Nearly 7000 people in the Bay of Plenty would like to increase their hours of work or are overqualified for their job, with Rotorua touted as a major hotspot.
Some people in the city were taking jobs well below their skill set and a tough labour market meant there weren't enough jobs to go around, a recruitment agency says.
Stats NZ figures show 6900 people in the Bay of Plenty region were underemployed or underutilised - the fifth-highest rate in the country - to the end of March 2019.
The data also revealed over the same timeframes there were 4600 available job seekers and 7800 people unemployed in the region.
Talent ID recruitment agency director Kellie Hamlett said it was a tight market across all sectors in Rotorua.
"It is hard to employ people into customer service and sales roles where they used to be quite easy to fill."
She said candidates who were representing themselves well were being snapped up quickly and her advice to employers was to have strong workforce planning and to be quick off the mark when it came to offering new roles.
Workers from overseas were also contributing to a large number of those underemployed, she said.
"They are highly skilled and highly qualified but they accept roles that are lower than their capability so they can get here and get working and then move to other roles."
Change of lifestyle was a big reason for the underemployment rate in the city, said Personnel Resources recruitment consultant Ashlyn Clarricoats.
Fijian community 'super chuffed' ahead of team's arrival
'Every day is different' - closing book on 30-year career
National Westpac Chopper Appeal a success
"There are people moving from other regions [to Rotorua] that are looking for a change of lifestyle, by being closer to family or being able to be in the outdoors again.
"But there are a lot of people looking [for jobs]. We are really busy and there are quite a few roles coming in although they are in every industry."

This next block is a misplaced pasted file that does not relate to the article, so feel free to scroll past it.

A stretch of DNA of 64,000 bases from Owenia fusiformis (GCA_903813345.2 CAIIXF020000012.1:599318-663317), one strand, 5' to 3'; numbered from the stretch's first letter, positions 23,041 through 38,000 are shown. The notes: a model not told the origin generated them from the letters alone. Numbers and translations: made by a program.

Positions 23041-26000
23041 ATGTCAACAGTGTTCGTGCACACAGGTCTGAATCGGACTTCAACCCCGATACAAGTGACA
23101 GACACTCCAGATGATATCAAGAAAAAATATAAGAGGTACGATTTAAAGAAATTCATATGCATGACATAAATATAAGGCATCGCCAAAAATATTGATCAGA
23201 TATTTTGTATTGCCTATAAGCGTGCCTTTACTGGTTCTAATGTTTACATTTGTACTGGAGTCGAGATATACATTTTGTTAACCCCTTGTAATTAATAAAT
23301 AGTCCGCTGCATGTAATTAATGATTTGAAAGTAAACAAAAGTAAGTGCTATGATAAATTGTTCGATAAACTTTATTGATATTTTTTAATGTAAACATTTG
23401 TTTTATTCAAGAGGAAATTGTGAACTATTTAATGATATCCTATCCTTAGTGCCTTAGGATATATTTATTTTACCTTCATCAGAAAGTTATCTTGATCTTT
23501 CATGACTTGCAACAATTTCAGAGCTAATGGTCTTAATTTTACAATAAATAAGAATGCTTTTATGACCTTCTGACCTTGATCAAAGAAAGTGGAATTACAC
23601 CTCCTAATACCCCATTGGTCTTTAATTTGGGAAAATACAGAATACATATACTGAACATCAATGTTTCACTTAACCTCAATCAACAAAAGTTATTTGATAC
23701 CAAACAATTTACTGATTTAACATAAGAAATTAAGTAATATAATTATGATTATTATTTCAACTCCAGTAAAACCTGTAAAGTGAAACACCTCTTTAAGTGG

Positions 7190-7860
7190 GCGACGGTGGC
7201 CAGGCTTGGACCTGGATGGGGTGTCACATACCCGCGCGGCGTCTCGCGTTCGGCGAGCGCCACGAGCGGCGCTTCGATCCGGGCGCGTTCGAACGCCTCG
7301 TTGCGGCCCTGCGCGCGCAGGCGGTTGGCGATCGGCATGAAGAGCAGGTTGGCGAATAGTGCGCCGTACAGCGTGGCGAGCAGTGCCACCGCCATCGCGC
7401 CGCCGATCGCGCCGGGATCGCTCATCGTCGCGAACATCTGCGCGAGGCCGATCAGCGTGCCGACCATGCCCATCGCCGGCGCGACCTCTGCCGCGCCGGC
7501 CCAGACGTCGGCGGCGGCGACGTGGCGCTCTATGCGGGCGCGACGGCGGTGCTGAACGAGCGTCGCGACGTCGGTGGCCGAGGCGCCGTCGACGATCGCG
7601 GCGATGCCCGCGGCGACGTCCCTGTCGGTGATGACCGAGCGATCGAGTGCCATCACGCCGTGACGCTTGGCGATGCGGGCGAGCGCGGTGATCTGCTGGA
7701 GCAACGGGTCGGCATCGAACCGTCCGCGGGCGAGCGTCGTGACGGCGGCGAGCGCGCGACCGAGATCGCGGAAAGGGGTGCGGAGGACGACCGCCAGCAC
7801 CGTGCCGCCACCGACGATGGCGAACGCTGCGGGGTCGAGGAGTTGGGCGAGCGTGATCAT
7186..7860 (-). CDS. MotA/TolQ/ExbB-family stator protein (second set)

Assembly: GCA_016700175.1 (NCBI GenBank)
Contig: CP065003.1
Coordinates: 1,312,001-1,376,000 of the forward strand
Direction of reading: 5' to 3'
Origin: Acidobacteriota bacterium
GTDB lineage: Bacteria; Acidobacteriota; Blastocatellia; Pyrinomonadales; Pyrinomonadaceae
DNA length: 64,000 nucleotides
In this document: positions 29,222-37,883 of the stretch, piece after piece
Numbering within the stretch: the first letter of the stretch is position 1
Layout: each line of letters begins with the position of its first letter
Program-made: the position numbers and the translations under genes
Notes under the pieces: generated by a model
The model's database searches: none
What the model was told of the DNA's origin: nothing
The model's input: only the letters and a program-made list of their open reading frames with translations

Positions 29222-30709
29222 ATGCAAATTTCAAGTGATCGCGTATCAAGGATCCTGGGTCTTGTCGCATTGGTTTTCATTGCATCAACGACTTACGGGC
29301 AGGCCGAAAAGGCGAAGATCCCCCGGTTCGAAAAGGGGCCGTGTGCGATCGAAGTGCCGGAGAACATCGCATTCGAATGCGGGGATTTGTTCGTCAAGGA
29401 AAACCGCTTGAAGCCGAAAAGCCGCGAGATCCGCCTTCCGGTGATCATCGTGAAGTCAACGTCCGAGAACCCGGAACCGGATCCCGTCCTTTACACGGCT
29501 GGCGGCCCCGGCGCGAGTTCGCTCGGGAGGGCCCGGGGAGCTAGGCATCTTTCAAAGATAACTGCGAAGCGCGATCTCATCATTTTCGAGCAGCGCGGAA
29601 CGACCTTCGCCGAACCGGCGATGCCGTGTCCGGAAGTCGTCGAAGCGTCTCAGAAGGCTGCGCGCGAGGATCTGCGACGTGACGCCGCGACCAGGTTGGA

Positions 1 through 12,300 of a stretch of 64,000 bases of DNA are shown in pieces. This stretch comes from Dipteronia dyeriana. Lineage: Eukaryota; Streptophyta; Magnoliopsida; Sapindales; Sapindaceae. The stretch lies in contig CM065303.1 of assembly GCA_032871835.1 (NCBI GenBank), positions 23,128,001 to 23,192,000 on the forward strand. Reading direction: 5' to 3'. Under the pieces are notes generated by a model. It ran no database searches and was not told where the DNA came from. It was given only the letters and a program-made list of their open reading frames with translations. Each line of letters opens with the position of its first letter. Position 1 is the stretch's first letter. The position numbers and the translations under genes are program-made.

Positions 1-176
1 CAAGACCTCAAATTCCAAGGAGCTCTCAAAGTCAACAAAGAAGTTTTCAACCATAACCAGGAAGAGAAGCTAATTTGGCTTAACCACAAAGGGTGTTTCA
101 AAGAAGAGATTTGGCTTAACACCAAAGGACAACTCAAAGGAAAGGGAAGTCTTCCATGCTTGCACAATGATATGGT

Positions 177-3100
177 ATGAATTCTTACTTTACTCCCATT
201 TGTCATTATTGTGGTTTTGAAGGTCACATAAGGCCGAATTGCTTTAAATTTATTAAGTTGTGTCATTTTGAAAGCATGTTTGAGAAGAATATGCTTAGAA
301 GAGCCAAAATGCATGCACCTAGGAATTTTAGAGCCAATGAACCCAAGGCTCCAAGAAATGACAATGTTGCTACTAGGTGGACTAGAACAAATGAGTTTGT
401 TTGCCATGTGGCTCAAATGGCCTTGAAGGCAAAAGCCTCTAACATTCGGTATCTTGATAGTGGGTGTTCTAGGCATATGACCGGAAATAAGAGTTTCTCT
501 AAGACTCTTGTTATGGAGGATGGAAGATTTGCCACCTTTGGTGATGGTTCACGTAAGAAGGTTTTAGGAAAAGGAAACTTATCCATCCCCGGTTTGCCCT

She said it meant there were a lot of people for employers to choose from which was nothing for them to complain about.
"But it depends on the time of the year because sometimes at certain times of the year it becomes busier."
Ministry of Social Development Regional Commissioner Mike Bryant said he currently had five work brokers alongside the case managers, stakeholders and employment co-ordinators in Rotorua helping job seekers with everything from pre-employment training to upskilling opportunities.
"This includes helping someone get their driver licence, writing CVs and cover letters, get practical on-the-job experience, support with transport to and from work, general job searching and interviewing tips and advice.
"We also work with employers and other government agencies, year-round with recruiting, listing vacancies, wage subsidies, helping with work and training costs and other employment programmes and services."
He said in the wider Bay of Plenty region there was a labour market team of just over 20, who in the last financial year, ending June 30, helped 8044 people off the benefit into employment in the region.
"The most common areas which we help people gain jobs in are the hospitality and service industry, manufacturing and processing and trades and labouring."